This section provides links to general information about Federal Education Tax Benefits, help on understanding your 1098-T Form, and navigation to the IRS website for detailed information.
Student Financial Services Office staff members are not experts on tax return preparation and federal education tax benefits so they cannot provide tax advise but can assist with general questions.
Each year the National Association of Student Financial Aid Administrators updates their guide to federal education tax benefits. Outlined is information about tax credits that directly reduce the amount of tax for which a tax filer is liable, and tax deductions that reduce the amount of income on which the filer pays taxes. There is also information about related IRS Publications that may be helpful.
For more information, go to the IRS website.
Student Financial Services provides 1098-Ts for the previous calendar year on, or before, January 31st. To access your 1098-T the fastest way possible, please opt for electronic delivery on your Student Account Center. Otherwise, non-electronic forms are mailed. Students and/or bill payers may use the 1098-T information to help calculate their eligibility for tax credits and deductions for the IRS filing year reported on the form.
Students may allow their parent access to view the 1098-T online by indicating the access for the Authorized User on the Student Account Center. Please refer to Federal Tax Benefits for Higher Education site for additional information.
*IMPORTANT CHANGE* In previous years, your 1098-T included a figure in Box 2 that represented the qualified tuition and related expenses (QTRE) we billed to your student account for the calendar (tax) year. Due to a change to institutional reporting requirements under federal law, beginning with tax year 2018, we will report in Box 1 the amount of QTRE you paid during the year.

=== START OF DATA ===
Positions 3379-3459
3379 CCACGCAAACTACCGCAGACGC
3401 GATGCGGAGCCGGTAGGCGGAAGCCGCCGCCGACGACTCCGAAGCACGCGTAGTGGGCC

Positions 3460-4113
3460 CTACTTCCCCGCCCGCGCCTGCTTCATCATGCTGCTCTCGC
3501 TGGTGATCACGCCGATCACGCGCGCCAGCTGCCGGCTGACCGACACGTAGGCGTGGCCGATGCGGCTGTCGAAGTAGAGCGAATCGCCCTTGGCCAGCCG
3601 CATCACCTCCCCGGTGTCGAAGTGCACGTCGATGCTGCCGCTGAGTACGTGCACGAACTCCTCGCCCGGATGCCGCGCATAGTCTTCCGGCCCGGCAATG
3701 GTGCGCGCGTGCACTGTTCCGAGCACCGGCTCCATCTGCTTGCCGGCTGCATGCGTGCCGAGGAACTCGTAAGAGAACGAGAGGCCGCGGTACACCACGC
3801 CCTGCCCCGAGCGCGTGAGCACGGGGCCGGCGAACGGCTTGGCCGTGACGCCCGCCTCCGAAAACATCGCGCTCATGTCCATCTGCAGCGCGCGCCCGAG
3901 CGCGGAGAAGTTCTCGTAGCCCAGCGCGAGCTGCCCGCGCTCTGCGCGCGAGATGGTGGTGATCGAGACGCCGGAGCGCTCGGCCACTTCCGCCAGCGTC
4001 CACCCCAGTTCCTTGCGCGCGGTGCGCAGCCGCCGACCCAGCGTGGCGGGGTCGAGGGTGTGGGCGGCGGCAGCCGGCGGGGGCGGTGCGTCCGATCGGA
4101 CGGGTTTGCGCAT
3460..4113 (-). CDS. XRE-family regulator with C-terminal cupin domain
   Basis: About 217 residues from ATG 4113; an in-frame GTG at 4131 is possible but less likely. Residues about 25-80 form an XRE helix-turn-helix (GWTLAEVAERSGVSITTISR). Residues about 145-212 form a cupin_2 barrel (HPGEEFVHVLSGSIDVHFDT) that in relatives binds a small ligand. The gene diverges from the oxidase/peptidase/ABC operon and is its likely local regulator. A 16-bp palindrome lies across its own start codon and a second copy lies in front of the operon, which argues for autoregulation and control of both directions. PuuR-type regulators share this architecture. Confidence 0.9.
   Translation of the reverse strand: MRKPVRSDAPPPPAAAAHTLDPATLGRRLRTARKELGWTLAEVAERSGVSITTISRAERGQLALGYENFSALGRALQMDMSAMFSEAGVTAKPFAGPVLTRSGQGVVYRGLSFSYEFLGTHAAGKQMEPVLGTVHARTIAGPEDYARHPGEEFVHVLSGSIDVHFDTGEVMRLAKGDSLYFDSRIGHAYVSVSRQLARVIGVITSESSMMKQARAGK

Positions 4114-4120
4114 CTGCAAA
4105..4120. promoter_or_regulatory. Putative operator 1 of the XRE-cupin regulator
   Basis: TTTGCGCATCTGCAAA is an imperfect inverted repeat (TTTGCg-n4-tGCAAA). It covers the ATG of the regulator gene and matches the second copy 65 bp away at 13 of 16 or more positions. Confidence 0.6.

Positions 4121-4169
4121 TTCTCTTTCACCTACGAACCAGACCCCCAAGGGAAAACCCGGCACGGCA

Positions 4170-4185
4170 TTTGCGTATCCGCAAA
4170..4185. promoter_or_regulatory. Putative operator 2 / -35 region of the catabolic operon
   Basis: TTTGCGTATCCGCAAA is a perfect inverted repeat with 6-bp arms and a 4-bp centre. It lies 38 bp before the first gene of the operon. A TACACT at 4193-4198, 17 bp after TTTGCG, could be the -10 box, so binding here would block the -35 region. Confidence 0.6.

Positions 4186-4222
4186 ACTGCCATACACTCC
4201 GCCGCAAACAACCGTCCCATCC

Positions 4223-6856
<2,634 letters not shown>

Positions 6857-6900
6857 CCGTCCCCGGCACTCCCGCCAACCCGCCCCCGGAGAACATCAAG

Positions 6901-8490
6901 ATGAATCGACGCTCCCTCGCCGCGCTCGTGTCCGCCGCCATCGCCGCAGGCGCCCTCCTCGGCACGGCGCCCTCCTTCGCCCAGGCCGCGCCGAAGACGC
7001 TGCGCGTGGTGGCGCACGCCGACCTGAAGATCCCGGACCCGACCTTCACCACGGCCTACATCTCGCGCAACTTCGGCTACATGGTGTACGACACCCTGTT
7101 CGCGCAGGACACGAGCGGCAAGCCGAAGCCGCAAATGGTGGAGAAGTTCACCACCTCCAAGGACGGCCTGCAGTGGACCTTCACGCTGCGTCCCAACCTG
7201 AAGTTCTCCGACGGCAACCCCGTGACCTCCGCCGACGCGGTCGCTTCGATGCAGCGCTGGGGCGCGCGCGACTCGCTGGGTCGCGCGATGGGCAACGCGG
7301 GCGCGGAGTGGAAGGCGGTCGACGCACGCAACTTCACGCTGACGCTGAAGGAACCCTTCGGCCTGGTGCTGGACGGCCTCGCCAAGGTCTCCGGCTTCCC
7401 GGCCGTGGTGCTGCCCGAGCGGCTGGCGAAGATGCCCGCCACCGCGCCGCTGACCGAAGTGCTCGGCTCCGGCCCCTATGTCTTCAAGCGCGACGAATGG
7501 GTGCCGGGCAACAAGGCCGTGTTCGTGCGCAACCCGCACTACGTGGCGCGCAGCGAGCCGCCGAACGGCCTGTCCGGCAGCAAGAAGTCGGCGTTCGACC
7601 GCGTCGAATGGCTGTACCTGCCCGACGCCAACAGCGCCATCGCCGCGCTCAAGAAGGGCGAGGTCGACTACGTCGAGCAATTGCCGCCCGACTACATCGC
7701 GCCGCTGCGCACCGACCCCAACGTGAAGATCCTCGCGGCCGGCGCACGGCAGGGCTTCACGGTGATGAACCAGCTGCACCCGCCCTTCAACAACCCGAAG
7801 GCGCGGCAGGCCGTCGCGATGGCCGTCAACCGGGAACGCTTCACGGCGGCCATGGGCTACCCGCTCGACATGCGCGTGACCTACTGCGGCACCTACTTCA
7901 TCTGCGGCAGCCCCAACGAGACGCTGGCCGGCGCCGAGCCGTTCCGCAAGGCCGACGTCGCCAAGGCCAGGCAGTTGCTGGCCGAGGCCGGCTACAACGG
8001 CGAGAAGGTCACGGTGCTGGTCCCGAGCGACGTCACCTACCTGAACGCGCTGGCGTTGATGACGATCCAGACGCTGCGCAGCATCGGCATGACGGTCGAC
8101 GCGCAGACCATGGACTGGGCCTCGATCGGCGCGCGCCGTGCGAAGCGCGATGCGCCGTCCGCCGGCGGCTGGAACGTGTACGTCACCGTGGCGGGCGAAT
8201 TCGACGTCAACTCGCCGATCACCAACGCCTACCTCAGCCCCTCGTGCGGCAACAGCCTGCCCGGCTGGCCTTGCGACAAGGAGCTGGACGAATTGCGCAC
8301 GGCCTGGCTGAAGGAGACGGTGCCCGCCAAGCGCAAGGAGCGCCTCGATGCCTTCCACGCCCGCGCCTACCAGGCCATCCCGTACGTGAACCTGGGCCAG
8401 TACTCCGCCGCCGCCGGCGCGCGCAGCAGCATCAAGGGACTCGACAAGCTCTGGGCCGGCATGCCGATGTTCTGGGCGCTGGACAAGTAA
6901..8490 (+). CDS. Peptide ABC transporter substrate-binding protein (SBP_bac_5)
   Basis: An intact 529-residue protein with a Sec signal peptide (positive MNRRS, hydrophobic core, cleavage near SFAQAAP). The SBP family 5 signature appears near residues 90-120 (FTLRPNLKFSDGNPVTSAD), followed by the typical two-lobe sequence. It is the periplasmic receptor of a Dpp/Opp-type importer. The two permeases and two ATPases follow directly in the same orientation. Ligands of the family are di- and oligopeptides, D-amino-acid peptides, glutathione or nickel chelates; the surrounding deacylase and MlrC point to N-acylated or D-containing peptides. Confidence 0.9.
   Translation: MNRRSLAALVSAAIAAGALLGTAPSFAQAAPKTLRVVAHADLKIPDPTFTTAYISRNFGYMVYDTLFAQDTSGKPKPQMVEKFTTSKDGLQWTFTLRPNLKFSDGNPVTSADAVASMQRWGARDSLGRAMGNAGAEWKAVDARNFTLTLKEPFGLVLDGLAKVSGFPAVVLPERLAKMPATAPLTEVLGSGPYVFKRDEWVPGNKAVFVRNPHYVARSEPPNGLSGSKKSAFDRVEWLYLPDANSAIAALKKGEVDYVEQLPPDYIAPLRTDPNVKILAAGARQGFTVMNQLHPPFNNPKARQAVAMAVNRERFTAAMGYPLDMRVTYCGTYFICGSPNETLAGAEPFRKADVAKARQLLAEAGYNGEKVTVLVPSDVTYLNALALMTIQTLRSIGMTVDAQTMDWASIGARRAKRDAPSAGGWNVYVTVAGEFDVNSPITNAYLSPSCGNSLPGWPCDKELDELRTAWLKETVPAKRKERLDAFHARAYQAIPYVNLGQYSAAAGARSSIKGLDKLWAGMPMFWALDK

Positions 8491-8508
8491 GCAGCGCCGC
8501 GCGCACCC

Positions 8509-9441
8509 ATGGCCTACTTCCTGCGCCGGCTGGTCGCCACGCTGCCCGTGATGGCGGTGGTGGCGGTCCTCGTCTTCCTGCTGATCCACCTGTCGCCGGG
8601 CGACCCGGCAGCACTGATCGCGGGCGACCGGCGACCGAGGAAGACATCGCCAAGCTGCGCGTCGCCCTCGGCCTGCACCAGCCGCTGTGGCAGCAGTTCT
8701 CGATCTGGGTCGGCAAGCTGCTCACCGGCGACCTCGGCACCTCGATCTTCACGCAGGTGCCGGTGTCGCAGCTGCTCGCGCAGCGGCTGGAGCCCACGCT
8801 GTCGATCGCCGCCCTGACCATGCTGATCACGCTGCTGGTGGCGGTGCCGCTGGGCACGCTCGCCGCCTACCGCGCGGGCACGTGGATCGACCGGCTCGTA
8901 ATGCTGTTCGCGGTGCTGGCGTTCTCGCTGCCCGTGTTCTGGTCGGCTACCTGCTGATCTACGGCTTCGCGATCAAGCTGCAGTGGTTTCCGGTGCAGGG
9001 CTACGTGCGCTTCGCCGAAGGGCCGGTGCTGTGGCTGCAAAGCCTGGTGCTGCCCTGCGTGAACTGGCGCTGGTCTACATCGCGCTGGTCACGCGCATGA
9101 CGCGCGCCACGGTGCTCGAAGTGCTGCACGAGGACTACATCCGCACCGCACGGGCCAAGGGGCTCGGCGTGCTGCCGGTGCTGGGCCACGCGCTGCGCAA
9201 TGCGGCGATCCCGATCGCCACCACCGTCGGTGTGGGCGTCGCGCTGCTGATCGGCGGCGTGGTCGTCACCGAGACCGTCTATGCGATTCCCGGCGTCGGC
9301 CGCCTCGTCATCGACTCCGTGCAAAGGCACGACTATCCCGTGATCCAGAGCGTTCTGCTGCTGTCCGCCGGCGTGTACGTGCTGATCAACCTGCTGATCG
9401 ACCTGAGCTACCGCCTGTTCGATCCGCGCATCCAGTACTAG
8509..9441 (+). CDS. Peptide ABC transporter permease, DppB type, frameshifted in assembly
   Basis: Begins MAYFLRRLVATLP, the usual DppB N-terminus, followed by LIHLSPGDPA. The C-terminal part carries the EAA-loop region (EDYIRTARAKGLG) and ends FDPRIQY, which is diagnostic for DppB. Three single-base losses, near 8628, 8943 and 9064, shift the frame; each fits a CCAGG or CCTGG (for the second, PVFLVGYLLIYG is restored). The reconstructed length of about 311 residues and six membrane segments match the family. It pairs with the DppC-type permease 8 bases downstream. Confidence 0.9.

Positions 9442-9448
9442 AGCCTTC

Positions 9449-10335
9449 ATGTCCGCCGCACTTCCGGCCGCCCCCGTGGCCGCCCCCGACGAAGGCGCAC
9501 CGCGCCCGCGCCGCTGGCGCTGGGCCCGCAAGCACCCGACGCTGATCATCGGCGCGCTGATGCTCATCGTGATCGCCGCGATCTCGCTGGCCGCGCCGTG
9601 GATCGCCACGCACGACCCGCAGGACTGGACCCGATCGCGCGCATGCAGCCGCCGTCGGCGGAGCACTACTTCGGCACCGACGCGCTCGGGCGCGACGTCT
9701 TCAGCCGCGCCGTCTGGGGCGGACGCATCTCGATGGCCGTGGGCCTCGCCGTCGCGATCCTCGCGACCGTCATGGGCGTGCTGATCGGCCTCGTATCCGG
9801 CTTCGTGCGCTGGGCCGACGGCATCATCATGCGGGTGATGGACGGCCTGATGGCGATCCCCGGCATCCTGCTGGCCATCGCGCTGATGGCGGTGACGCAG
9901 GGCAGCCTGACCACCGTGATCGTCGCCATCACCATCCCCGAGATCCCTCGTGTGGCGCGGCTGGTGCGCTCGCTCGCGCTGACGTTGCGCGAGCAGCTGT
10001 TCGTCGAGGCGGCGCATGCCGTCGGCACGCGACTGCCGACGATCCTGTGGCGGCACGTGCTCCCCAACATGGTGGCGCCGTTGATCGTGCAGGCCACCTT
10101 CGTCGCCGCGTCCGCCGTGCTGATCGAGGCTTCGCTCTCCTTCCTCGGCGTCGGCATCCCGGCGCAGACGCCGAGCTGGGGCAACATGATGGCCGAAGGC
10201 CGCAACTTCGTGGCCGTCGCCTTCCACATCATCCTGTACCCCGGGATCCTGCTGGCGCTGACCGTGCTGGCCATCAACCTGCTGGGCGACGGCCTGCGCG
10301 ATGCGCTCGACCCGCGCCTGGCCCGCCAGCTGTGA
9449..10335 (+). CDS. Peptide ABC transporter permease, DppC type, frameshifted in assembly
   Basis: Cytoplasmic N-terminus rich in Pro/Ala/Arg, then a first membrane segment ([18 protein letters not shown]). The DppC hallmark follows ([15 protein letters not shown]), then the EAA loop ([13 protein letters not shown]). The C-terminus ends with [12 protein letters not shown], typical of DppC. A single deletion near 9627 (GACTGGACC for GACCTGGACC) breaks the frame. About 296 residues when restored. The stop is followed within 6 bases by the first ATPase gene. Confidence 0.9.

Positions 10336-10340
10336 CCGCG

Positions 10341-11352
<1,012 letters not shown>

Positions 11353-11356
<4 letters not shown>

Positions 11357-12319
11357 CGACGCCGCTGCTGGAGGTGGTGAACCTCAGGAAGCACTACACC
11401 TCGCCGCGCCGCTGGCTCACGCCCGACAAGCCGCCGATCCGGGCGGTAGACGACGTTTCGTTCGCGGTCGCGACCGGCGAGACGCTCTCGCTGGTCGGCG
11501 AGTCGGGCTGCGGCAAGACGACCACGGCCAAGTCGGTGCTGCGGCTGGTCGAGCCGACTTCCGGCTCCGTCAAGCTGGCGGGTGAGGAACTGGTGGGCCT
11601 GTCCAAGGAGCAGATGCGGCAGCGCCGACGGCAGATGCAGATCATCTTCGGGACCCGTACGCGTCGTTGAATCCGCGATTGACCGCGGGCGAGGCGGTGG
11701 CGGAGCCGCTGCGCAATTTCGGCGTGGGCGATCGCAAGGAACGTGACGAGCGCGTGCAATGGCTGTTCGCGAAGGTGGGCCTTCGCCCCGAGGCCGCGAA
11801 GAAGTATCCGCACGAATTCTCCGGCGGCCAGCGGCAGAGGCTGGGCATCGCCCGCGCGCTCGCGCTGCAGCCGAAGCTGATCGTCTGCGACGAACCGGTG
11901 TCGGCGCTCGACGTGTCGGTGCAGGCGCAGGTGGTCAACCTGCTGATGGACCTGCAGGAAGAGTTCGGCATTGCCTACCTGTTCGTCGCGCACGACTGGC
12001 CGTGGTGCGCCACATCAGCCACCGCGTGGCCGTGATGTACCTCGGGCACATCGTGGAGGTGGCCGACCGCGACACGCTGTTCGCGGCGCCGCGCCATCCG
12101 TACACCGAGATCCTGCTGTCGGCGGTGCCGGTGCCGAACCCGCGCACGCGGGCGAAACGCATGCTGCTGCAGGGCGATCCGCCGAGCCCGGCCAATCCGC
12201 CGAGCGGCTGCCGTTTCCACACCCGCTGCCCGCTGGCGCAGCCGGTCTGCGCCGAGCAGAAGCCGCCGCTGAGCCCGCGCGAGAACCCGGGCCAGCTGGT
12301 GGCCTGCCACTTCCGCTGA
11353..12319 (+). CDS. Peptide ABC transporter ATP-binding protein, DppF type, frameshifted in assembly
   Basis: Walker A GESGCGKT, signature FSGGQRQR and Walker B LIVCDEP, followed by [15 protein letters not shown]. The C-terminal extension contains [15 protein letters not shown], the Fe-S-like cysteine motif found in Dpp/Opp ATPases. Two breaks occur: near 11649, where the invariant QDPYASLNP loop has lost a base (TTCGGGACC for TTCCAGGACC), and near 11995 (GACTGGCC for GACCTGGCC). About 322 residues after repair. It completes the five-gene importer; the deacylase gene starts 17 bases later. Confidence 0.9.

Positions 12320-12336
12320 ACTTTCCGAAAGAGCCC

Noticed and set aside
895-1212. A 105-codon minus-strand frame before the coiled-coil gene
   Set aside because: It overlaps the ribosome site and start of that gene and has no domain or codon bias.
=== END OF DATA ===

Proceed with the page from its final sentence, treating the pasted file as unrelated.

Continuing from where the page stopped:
Depending on your income (or your family’s income, if you are a dependent), whether you were considered full or half-time enrolled, and the amount of your qualified educational expenses for the year, you may be eligible for a federal education tax credit. (You can find detailed information about claiming education tax credits in IRS Publication 970, page 9.)
The dollar amounts reported on your Form 1098-T may assist you in completing IRS Form 8863 – the form used for calculating the education tax credits that a taxpayer may claim as part of your tax return.
Seattle University is unable to provide you with individual tax advice, but should you have questions, you should seek the counsel of an informed tax preparer or adviser.
Total amount of qualified tuition and related expenses (QTRE) you paid in calendar (tax) year, less any refunds received that year.
Not reported by Seattle University. Can be calculated using account activity/invoices from the Student Account Center records to total billed expenses in calendar (tax) year.
Tuition and fees, such as lab, matriculation, study abroad, lesson, nurse-testing or doctoral fees are examples of Qualified Expenses. By regulation, room, board, insurance, transportation, expenses not directly billed (books, supplies, equipment), or other personal expenses cannot be included. Please refer to IRS Publication 970 and IRS Form 8863 to calculate eligibility and/or credit.
Not applicable to Seattle University.
Reflects adjustments made to the tax year prior to the one being reported on the form.
Reflects scholarships and grants posted to the student's Seattle University student account in the year being reported as payment toward the cost of attendance. Included are institutional, federal, state and/or private scholarships and/or grants that were posted on the student account.